Airlines are taking the toll of flying longer routes further south, complicating the schedule and timing of the aircraft and crews. Longer routes obviously require more fuel, which has been and always will be the airlines’ worst enemy, especially when the fuel price increases.

An unusually long route was taken by Japan Airlines flight from Tokyo-Haneda to London Heathrow airport. The flight flew east to fly right above Alaska and Greenland, then across the Atlantic Ocean. It adds a whopping three hours into the journey. Image by Flightradar24.
The images show the common route flown before the invasion. The flight flew right above Russia on the way to London from Tokyo. Screenshot by the author.

Typical key business routes suddenly are loss-making. In a worst-case scenario, it may lead some airlines to drop the routes that aren’t sustainable to be operated in the longer run.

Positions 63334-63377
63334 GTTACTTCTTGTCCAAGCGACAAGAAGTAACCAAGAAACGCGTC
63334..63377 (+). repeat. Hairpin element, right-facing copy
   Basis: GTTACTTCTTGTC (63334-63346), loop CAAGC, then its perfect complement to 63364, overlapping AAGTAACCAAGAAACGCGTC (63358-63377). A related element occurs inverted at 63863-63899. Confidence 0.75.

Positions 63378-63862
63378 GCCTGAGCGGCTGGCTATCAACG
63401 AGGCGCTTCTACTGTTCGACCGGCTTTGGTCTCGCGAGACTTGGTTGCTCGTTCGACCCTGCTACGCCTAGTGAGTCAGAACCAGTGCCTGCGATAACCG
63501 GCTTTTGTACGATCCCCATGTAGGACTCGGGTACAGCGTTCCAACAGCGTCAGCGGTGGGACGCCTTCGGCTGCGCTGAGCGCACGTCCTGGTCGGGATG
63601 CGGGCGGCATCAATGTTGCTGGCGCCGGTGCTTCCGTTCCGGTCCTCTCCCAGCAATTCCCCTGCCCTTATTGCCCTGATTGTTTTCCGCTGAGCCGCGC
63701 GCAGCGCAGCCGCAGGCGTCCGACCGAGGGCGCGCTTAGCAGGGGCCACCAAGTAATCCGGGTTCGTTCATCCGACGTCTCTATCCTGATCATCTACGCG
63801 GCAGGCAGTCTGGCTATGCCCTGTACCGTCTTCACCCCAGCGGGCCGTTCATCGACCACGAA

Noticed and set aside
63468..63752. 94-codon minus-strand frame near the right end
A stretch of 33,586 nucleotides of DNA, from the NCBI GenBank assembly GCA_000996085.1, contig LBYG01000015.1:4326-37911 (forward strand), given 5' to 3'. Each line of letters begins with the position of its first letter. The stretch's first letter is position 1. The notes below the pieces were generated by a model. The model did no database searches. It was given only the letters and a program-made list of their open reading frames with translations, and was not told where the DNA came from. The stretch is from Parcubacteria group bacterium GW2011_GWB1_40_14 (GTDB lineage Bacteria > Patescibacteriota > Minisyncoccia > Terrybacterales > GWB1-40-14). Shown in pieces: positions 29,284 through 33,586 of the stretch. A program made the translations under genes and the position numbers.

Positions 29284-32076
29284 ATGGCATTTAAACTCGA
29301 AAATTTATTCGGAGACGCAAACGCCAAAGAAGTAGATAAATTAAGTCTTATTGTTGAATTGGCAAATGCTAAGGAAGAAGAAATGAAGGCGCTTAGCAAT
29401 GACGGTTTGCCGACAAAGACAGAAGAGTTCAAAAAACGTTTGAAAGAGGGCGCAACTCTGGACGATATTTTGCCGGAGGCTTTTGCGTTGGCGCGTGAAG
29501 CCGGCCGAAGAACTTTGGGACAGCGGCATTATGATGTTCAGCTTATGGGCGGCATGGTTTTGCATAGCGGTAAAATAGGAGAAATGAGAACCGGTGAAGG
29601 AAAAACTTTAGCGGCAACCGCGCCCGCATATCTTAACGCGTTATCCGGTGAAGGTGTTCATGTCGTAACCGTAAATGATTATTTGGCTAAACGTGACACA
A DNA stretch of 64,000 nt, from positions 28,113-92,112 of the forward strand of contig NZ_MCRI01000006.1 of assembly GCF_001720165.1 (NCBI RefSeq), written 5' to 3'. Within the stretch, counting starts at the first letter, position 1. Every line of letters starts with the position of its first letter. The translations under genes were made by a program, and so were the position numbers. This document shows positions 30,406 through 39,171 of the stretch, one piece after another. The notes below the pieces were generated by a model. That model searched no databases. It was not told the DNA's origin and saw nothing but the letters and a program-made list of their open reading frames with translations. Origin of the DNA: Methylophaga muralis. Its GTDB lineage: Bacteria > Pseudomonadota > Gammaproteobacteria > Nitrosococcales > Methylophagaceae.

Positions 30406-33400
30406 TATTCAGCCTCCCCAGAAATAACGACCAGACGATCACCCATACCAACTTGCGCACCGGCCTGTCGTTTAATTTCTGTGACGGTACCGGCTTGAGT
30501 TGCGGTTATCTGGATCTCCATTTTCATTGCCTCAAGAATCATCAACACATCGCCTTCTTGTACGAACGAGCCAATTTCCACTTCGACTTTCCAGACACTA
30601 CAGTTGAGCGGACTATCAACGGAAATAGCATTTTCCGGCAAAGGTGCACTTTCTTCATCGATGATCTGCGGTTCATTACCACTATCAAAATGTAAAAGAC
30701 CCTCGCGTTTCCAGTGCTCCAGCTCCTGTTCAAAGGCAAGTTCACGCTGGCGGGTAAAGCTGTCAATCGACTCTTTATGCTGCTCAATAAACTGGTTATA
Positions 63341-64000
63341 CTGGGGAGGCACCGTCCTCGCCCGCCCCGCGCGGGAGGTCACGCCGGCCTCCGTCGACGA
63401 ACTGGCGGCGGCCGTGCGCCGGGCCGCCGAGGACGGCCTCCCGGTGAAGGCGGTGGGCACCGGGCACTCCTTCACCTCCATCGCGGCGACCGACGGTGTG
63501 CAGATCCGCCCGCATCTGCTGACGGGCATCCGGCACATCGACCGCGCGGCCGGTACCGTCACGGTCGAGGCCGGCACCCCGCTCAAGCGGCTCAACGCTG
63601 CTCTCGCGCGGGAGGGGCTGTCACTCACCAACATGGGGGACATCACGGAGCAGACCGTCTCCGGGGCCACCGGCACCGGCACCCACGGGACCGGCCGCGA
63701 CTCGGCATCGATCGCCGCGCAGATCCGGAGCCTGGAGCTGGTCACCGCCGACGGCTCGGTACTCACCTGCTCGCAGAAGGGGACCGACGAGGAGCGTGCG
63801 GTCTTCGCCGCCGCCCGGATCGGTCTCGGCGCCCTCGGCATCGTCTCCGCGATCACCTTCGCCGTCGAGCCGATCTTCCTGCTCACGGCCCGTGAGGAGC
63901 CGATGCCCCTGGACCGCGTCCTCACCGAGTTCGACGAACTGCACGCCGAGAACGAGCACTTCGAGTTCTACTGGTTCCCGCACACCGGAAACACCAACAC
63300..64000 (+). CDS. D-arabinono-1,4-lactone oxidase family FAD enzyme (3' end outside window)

As Russia continues to invade Ukraine, more or less all Western countries are imposing sanctions on Russian companies. It is no exception when it comes to aviation. They are not allowing Russian and Russian-related air operator certificates (AOC) from operating through, taking off, and landing on their territory. AOC is a legal certificate allowing aircraft operators to operate. It is the worst nightmare for AirBridge Cargo (ABC).

The Russian air freighter operator cannot continue to operate because of the sanction and closed airspace. Even if it could fly to other countries, the sanction will be virtually impossible for them to make transactions for fuels, airport fees, and everything.

ABC is considered a large cargo carrier, operating 17 Boeing 747F and one 777F connecting continent to continent. It is a major blow to air cargo logistics that have seen a plunge in air capacity.

Further declining capacity will severely disrupt the air freighter market while the existing cargo route is re-routed to avoid Russian airspace. Some might even take a transit, in the Middle East, for example, further impacting the already crunched freighter network.